Despite the fact that he can sometimes impose his strength on that end of the floor (he can temporarily bang with bigs and keep slower guys in front of him), even the most optimistic evaluation of his performance won’t be particularly glowing. At best, he’s the fourth best defender in Chicago’s preferred closing lineup,, which hurts his chances in a top-10 argument.

2. Is he even actually a top 10 offensive player?

So, if he’s not providing much positive contribution with his defense, it would stand to reason that he’d need to be a top-10 offensive player to be a top-10 player overall this season. The issue there is he might not be a top-10 offensive player.

According to some of the most widely cited impact metrics, DeRozan sits outside of the top 10 on offense (Note: this only includes players who have played over 500 minutes this season):

Mat Issa

Now, you don’t need me to tell you that one-number metrics aren’t the end-all be-all in player evaluation, but when you dig deeper into some playmaking numbers, you start to see why he might rank below some other players in these stats.

Out of the thirteen best volume scorers in the league, DeRozan ranks dead last in open shots created per 100 possessions (per Backpicks). While DeRozan certainly has tremendous gravity as a scorer and frequently draws two defenders to the ball, his instincts as a scorer suppress his creation numbers; he naturally tends to search for an open lane rather than an open man.

In the next sequence of clips, look at the ball, but also pay attention to the passes available to him that he doesn’t make:

Nevertheless, he’s still one of the better playmakers in our game. But in a league as talented as the one that exists today, a few missed passes throughout the course of a game could be just enough to prevent DeRozan from being one of the NBA’s mega-elite offensive engines, and ultimately, out of the top 10 players overall.

Conclusion

So: is DeRozan a top-10 player in the league this season?

Who can say! This answer is a kind of a cop-out, but, as of right now, I’m not entirely sure. My more long-winded answer is that he’s not having a better season than Curry, Durant, Antetokounmpo, James, Jokic, or Embiid, so that takes six spots right there. You could also argue that guys like Butler, Harden, Young, Mitchell, Doncic, Lillard, and even his own teammate, Zach Lavine, have had better seasons thus far than DeMar DeRozan. Honestly, though, that isn’t the point. The point is he’s in the mix. And if you ask me, that’s one heck of a redemption.

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Sports Strength

NBA Highlights From November 15th-21st

While we’re still at a relatively young point of this current NBA season, just about 20 percent of the season has elapsed and it’s becoming increasingly clear what fate holds for each team. Down below are my four takeaways from the NBA’s latest week in action!

Zach LaVine and DeMar DeRozan are the league’s best duo

To some, this first takeaway may be absurd, but it’s not if you’ve watched LaVine and DeRozan play consistently. Even in a league where dynamic duos are as common as foul calls and slam dunks, there hasn’t been a better and more impactful duo than the Bulls’ pair of likely 2022 All-Star selections.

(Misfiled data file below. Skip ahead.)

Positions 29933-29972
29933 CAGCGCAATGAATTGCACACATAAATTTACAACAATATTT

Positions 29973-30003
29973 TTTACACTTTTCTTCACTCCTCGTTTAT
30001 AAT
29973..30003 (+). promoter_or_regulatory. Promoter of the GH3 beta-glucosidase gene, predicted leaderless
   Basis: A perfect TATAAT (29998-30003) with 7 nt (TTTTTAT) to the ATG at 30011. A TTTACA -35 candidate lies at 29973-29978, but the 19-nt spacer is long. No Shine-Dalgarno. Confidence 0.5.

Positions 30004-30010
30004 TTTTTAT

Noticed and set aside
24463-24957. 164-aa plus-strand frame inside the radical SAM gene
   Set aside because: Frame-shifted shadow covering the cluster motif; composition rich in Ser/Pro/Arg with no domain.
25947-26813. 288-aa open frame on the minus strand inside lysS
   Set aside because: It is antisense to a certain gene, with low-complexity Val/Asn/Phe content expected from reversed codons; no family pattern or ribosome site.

Between the two leading the league in fourth-quarter points (DeRozan has 126 and LaVine has 111) and being the fastest duo in 59 years to produce ten games with 25+ points apiece, DeRozan and LaVine have lifted the Bulls’ ceiling from fringe-playoff team to a viable title contender.

The Bucks are beginning to bounce back

Even though the reigning world champion’s 6-8 start had a few people questioning their chances of repeating, the Bucks have righted the ship after winning three consecutive games. Giannis Antetokounmpo is not only going beast mode as he’s averaging 33 points, 16 rebounds, and five assists per game during the Bucks’ winning streak but so is the rest of their roster as key players recover from injuries.

With the return of fellow All-Star Kris Middleton (COVID-19) and Bobby Portis and Jrue Holiday regaining their productive form, the Bucks have the opportunity to rack up wins during a soft portion of their schedule; until December 8th, the Bucks only face four teams with a winning record (Charlotte, Cleveland, Denver, and Miami), and two of them are battling injuries as we speak (Cleveland and Denver).

Rudy Gay is going to fit in nicely in Utah

Sure, the 11-5 Utah Jazz already have a plethora of talent, but that doesn’t mean they can’t receive additional help. While receiving reliable and all-around production from their regular cast of contributors, the Western Conference competitor received a sizable bump in scoring and size when veteran forward Rudy Gay made his season debut on Saturday night.

The former San Antonio Spur delivered 20 points in his first game as a Jazz and has added another dimension to the team’s offense. At 6-foot-8, Gay is comfortable playing on the perimeter and is able to create his own shot from any area of the court because of his ability to shoot over defenders. This development is massive for a Jazz team that enjoys having as many shot-creators as possible, especially in the postseason.

The Lakers can’t be any worse than what they just were

The last three weeks have certainly been a roller-coaster in La-La land, but you know what? Even at 9-9, the Los Angeles Lakers are pretty much at their nadir as a team, and, for them, that’s a good thing. Even while enduring a recent Lebron-less three-game losing streak and randomly getting blown out by the Minnesota Timberwolves, the Lakers showed just enough promise of what they could become soon.